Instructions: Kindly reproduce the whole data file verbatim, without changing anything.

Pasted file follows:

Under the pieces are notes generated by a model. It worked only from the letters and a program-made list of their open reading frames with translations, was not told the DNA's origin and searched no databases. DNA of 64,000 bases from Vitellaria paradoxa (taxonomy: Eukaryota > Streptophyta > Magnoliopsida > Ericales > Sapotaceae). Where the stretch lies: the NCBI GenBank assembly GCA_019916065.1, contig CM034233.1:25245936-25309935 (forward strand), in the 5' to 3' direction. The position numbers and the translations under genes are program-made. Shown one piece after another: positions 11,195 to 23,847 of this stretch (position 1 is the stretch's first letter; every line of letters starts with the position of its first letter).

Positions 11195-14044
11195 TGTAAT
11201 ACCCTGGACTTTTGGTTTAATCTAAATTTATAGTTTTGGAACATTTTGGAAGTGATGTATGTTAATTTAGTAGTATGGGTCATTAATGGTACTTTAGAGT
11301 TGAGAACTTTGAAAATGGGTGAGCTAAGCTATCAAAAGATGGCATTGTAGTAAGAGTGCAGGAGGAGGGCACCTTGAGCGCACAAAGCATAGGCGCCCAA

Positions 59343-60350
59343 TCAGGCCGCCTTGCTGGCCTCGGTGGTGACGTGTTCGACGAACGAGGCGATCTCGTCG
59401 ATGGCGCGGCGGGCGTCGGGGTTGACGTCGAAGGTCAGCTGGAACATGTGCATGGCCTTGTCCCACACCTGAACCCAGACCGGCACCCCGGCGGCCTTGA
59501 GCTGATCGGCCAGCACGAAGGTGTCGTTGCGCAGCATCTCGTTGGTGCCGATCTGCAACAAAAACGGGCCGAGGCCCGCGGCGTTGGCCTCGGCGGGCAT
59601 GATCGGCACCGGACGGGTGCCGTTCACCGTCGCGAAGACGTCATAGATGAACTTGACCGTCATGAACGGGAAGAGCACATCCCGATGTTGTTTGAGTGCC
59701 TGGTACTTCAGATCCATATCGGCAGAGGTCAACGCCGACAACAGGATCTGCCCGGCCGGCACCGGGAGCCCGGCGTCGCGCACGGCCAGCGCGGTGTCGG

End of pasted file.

Under the pieces are notes generated by a model. It worked only from the letters and a program-made list of their open reading frames with translations, was not told the DNA's origin and searched no databases. DNA of 64,000 bases from Vitellaria paradoxa (taxonomy: Eukaryota > Streptophyta > Magnoliopsida > Ericales > Sapotaceae). Where the stretch lies: the NCBI GenBank assembly GCA_019916065.1, contig CM034233.1:25245936-25309935 (forward strand), in the 5' to 3' direction. The position numbers and the translations under genes are program-made. Shown one piece after another: positions 11,195 to 23,847 of this stretch (position 1 is the stretch's first letter; every line of letters starts with the position of its first letter).

Positions 11195-14044
11195 TGTAAT
11201 ACCCTGGACTTTTGGTTTAATCTAAATTTATAGTTTTGGAACATTTTGGAAGTGATGTATGTTAATTTAGTAGTATGGGTCATTAATGGTACTTTAGAGT
11301 TGAGAACTTTGAAAATGGGTGAGCTAAGCTATCAAAAGATGGCATTGTAGTAAGAGTGCAGGAGGAGGGCACCTTGAGCGCACAAAGCATAGGCGCCCAA

Positions 59343-60350
59343 TCAGGCCGCCTTGCTGGCCTCGGTGGTGACGTGTTCGACGAACGAGGCGATCTCGTCG
59401 ATGGCGCGGCGGGCGTCGGGGTTGACGTCGAAGGTCAGCTGGAACATGTGCATGGCCTTGTCCCACACCTGAACCCAGACCGGCACCCCGGCGGCCTTGA
59501 GCTGATCGGCCAGCACGAAGGTGTCGTTGCGCAGCATCTCGTTGGTGCCGATCTGCAACAAAAACGGGCCGAGGCCCGCGGCGTTGGCCTCGGCGGGCAT
59601 GATCGGCACCGGACGGGTGCCGTTCACCGTCGCGAAGACGTCATAGATGAACTTGACCGTCATGAACGGGAAGAGCACATCCCGATGTTGTTTGAGTGCC
59701 TGGTACTTCAGATCCATATCGGCAGAGGTCAACGCCGACAACAGGATCTGCCCGGCCGGCACCGGGAGCCCGGCGTCGCGCACGGCCAGCGCGGTGTCGG